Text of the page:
According to assessments of the latest Indian State of Forest Report, 2019 the total forest and tree cover of the country is 80.73 million h.a which is 24.56% of the geographic area of the country. We could see the incremental increase in the forest and tree cover in every biennial report of the Forest Survey of India. For better understanding of these facts, one should know what all is considered as forests in India. To answer this we have to go back to 1980. The Parliament of India enacted a very famous legislation, The Forest Conservation Act (1980), that took departure from earlier colonial perspective of forest management to real conservation.
The Forest Conservation Act (FCA), 1980, while laying down provisions for forest conservation, does not clearly define what constitutes a forest. Section 2 of the Forest Conservation Act (1980) put restrictions on the State Government for dereservation of forests or use of forest land for non-forest purpose. So, what if the land is owned by private individuals or local bodies that also look like forests? Don’t it fall under the criteria of conservation and protection under FCA, 1980? Like the recent instance of felling of trees in Mumbai’s Aarey colony for metro car shed on the pretext that it isn’t officially classified as forest.
Here comes into the picture the famous Godavarman Vs Union of India Case, 1996. In 1995, T.N. Godavarman Thirumulpad filed a writ petition with the Supreme Court of India to protect the Nilgiris forest land from deforestation by illegal timber operations. In 1996, the Supreme Court interpreted the word forest by its dictionary meaning. According to this new broader definition, any forest thus defined, regardless of ownership, would be subject to Section 2 of the FCA. Besides interpreting the word of ‘Forest’ the court also in its judgement suspended tree felling across the entire country with minor exceptions. This case also lead to the establishment of concept of imposition of Net present Value, CAMPA fund establishment, etc.,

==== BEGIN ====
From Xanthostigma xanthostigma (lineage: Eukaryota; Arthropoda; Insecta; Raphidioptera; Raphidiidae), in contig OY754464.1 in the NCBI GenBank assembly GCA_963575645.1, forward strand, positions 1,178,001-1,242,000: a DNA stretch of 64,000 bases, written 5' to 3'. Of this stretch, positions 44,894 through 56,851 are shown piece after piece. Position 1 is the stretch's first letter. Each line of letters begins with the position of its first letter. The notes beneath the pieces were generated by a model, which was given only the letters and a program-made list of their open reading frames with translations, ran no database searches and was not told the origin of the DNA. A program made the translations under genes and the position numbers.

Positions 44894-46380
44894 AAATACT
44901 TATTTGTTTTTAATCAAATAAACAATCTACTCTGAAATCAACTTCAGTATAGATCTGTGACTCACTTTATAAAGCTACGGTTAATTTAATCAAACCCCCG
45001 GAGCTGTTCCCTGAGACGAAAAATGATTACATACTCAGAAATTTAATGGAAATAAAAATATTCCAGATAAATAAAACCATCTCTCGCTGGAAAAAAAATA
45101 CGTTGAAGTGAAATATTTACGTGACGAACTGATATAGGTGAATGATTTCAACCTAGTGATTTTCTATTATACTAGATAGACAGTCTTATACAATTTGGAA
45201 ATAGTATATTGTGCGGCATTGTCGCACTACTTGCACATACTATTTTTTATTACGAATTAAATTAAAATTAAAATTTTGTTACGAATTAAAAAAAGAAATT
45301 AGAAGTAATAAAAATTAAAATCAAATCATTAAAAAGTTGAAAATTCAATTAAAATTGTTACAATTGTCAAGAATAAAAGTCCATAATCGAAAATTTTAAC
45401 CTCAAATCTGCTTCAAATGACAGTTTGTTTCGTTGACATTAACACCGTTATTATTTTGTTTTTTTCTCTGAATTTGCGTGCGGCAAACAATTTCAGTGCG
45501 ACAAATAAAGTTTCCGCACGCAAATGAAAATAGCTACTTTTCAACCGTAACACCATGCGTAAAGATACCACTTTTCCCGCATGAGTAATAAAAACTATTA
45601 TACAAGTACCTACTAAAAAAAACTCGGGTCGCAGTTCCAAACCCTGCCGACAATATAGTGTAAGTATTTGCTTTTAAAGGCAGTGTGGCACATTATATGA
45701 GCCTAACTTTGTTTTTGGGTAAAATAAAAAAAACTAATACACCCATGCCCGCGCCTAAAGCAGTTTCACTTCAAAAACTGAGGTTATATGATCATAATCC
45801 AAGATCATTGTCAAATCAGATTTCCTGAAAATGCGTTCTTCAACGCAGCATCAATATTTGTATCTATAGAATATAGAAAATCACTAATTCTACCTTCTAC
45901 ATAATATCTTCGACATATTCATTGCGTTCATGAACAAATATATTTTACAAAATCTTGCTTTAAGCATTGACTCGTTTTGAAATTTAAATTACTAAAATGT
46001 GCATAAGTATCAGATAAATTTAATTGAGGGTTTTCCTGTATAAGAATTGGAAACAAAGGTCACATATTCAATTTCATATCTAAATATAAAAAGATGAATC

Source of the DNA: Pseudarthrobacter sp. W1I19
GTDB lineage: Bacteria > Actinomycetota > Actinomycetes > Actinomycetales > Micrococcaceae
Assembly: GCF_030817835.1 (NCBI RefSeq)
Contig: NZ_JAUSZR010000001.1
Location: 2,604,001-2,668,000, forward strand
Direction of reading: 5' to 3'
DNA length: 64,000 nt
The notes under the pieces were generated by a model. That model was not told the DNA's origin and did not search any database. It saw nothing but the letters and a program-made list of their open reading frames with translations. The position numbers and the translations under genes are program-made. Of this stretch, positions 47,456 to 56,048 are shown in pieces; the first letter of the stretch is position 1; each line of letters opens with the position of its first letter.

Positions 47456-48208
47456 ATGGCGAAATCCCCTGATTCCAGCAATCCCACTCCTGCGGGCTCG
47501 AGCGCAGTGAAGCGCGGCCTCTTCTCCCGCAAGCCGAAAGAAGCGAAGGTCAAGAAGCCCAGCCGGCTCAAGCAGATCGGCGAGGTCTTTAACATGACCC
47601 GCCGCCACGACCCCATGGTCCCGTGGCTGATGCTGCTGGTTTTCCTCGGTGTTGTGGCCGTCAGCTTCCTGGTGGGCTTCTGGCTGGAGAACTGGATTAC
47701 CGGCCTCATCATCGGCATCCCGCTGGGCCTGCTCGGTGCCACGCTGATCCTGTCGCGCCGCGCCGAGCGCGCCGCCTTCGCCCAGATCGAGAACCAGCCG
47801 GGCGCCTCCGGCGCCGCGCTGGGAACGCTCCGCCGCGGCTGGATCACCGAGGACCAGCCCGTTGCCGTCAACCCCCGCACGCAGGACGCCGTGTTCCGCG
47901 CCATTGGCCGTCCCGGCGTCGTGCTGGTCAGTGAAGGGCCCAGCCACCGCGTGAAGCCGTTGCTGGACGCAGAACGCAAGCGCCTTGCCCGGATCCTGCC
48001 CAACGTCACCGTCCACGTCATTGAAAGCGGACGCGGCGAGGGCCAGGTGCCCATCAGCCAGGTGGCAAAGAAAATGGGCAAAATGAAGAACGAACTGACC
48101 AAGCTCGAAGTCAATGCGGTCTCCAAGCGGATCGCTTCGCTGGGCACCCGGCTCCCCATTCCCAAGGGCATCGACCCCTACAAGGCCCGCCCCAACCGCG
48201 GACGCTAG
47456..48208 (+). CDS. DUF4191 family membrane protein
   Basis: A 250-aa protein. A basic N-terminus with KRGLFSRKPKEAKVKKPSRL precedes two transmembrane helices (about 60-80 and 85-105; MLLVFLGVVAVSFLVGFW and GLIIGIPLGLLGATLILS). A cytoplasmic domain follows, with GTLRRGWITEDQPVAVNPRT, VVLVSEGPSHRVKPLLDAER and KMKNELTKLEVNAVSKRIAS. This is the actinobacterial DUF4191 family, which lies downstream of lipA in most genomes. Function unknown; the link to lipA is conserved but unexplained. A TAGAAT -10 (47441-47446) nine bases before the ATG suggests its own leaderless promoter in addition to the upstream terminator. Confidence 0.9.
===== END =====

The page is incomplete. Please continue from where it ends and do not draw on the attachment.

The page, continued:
In its December 12, 1996, order, the Supreme Court required the states to form a committee to survey forest lands and determine which areas are and are not forests. However many states haven’t come up with the definition of forests or determined which areas could be kept under forests as per new definition. This has affected in many ways like commercial felling, tackling encroachment, delivering Forest Rights claims, etc.,
However, some states like Gujarat consider patches of land, which has an area of two hectares and has 50 trees to be a forest. Uttarakhand defined ‘deemed forests’ as a land patch of 10 h.a. Or above with 60 % canopy density and 75 % of native species.
One size fits all definition is best avoided considering the diversity of forest in India. Recognizing this, we need to incorporate a definition that assimilates the diversity of India’s forests for better forest management with more predictability and transparency.
(All views expressed are personal)
Ramsundar, Indian Forest Service (P), Founding Editor of The Agraria. Follow him at Instagram @Ram_sundar_ifs